Mikhael Review: Tightly-paced, testosterone-fueled entertainment
The film rides solely on Nivin's shoulders, and the actor carries the film effortlessly without relying on anyone else to add the much-needed punch
Haneef Adeni's latest film Mikhael opens with a few murders followed by a feud involving two rival gangs. But then the subsequent scenes reveal that the entire chain of events leading up to the feud began with a tense confrontation between two school kids.
Director: Haneef Adeni
Cast: Nivin Pauly, Manjima Mohan, Siddique, Unni Mukundan
The young son of a powerful, villainous businessman (Siddique) commits suicide after going through a humiliating experience with a girl, who happens to be the sister of a doctor named Mikhael (Nivin Pauly). The blame lies entirely with the boy, but the psychotic father wants to torment the girl until she follows his son's footsteps.
To make a long story short, this little vendetta is an excuse for Nivin Pauly to make his appearance in grand fashion. Mikhael is an out-and-out Nivin show, no two ways about it. Expect a lot of macho posturing, slow-motion sequences, and fiery one-liners punctuated by an adrenaline-pumping background score courtesy of Gopi Sundar. This is a Haneef Adeni film after all and the writer-director is giving some serious competition to Amal Neerad in the style department.
I can't recall a recent Malayalam film that worked for me which had this much swag packed into it. Just when you think one character is a badass, there comes another, and then another. One of them is Marco Jr (Unni Mukundan), a quirky gangster who is after Mikhael for what he did to his elder brother. If this were a Fast and Furious movie, Nivin would be Vin Diesel and Unni would be Jason Statham. Though Unni's beefed-up body and stylish screen presence work to his advantage, there are times you feel like he is a bit underutilised. It's not until the second half that he shows up more often.
Marco's intimidation tactics include taking a shower in his enemy's bathroom and then driving off in his car wearing nothing but his shorts, much to their surprise. There is also a funny prison scene which has him playing amusing mind games with two other characters. There is no explanation as to why he does certain things, and that is the point. He simply does whatever he feels like doing at that particular moment. The final confrontation between him and Nivin brings to mind the climactic Mohanlal-Suresh Gopi fight scene in Irupathaam Nootaandu. (In fact, Unni reminds me a lot of a young Suresh Gopi.)
JD Chakravarthy plays a cop who helps Mikhael for reasons revealed in an interesting flashback sequence. He is basically the Malayali version of Dwayne Johnson's character in the Fast and the Furious films (minus his physique, of course). Haneef repeats one or two scenes from Abrahaminte Santhathikal (which he wrote). For example, two cops narrate anecdotes about the hero to amplify his personality. This moment works more in Mikhael than it did in Abrahaminte Santhathikal.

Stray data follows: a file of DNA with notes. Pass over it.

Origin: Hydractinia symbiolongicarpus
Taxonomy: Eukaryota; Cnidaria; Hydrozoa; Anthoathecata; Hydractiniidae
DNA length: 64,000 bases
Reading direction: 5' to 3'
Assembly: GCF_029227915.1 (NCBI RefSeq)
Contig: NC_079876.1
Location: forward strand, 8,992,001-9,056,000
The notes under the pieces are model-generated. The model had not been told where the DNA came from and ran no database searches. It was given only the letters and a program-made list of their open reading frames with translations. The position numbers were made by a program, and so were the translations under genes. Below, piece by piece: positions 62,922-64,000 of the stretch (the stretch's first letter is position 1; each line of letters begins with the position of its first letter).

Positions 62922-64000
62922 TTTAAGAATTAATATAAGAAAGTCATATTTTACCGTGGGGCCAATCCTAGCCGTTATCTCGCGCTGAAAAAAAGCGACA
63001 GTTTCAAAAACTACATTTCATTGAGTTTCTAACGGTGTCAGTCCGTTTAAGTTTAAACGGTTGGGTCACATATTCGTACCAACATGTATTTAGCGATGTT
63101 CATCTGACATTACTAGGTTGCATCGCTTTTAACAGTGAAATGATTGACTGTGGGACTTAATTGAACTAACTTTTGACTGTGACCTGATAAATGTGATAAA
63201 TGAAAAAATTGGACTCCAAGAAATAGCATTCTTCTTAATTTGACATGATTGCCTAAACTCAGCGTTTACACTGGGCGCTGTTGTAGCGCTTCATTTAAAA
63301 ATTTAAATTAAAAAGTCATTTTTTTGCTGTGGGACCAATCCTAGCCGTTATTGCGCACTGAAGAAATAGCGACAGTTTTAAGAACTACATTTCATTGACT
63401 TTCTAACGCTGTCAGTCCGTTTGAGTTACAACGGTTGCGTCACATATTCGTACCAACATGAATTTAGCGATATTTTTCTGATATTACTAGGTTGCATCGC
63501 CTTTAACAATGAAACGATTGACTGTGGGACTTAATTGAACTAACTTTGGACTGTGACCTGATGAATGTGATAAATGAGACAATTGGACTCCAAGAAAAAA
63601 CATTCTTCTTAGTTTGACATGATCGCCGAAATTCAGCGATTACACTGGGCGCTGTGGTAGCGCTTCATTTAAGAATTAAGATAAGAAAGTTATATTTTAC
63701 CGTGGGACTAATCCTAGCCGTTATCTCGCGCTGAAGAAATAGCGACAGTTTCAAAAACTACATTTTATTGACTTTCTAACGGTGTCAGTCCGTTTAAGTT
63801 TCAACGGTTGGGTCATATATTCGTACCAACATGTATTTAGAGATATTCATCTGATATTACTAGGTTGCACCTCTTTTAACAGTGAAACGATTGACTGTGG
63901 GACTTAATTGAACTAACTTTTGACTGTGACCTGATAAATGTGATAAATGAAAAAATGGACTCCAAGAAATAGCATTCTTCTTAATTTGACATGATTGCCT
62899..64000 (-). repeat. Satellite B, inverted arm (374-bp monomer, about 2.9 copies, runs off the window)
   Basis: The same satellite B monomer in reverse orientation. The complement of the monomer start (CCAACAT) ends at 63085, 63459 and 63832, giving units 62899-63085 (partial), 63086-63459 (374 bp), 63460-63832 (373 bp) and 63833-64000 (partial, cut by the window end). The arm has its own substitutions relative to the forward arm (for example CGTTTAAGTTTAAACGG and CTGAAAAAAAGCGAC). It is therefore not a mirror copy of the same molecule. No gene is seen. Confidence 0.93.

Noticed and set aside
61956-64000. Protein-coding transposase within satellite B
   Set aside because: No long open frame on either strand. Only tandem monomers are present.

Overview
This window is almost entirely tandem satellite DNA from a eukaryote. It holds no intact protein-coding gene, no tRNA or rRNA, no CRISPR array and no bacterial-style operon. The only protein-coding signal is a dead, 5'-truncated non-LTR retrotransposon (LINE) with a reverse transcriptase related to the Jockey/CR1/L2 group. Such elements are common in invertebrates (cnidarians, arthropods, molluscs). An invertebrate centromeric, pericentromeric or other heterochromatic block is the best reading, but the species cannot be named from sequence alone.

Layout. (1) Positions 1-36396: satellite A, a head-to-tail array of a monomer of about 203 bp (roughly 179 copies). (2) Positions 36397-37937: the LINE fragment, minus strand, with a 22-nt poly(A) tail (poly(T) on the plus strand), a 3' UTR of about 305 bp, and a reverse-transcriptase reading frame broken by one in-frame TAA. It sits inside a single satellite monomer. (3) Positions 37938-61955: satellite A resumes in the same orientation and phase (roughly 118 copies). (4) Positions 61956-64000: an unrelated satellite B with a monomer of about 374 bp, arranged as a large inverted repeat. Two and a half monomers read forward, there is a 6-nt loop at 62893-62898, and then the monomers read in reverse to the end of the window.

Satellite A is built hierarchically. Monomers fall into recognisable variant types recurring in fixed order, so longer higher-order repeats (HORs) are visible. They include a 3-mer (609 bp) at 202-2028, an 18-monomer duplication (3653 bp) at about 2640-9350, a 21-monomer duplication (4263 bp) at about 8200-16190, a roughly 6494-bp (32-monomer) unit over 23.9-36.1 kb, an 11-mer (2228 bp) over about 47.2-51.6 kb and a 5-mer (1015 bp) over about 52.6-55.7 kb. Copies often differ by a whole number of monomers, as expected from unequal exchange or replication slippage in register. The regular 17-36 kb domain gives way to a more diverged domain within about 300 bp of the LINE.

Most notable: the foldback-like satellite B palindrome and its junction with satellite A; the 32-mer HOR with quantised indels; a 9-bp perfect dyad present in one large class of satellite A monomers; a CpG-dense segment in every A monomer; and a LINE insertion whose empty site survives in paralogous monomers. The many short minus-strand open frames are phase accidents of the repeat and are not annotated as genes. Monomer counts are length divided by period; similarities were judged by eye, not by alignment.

Haneef's obsession with biblical references continues in Mikhael too. And as in his scripts of The Great Father and Abrahaminte Santhathikal, he packs Mikhael with plenty of characters and information. There is an attempt to make it seem like there is a lot going on. But Haneef has improved a lot of as a filmmaker. Mikhael's script has a coherency that was sorely lacking in the other two. There are moments in Mikhael where you ask yourself why certain things happen to certain people but everything starts to make sense in the end.
But this time he has dialed down the gloom and doom despite the inclusion of a couple of tragic moments. You can see that Mikhael has relatively a better sense of humour than The Great Father and Abrahaminte Santhathikal. One hilarious scene plays out like a homage to Nivin's character in Premam.
Surprisingly, the one performance that stands out the most is Siddique's. To give you a sense of his twisted mentality, there is a scene where he tells his psychiatrist that his dead son is making him do all the bad things. He is capable of coming up with unique ways to murder somebody, but at the same time, he is so attached to his family.
When you peel back the mass-y layers of Haneef's films, they're primarily about fathers, sons, brothers, and sisters. And because of the thematic similarities in these films, Mikhael feels very much like the third part of a trilogy. The Great Father was about a father avenging his daughter, Abrahaminte Santhathikal was about a man trying to save his brother, and Mikhael is about a man trying to save his sister. Though all of Haneef's scripts have an emotional core at the centre, writing emotional scenes is not his strong suit.
Mikhael sees Nivin successfully accomplishing something he failed to do in films like Richie and Kayamkulam Kochunni. When the latter became a success, many attributed it to Mohanlal's extended cameo. But Unni, despite doing the best role of his career here, is no Mohanlal. Mikhael, with a role tailor-made for Nivin's personality, rides solely on the actor's shoulders, and he carries the film effortlessly.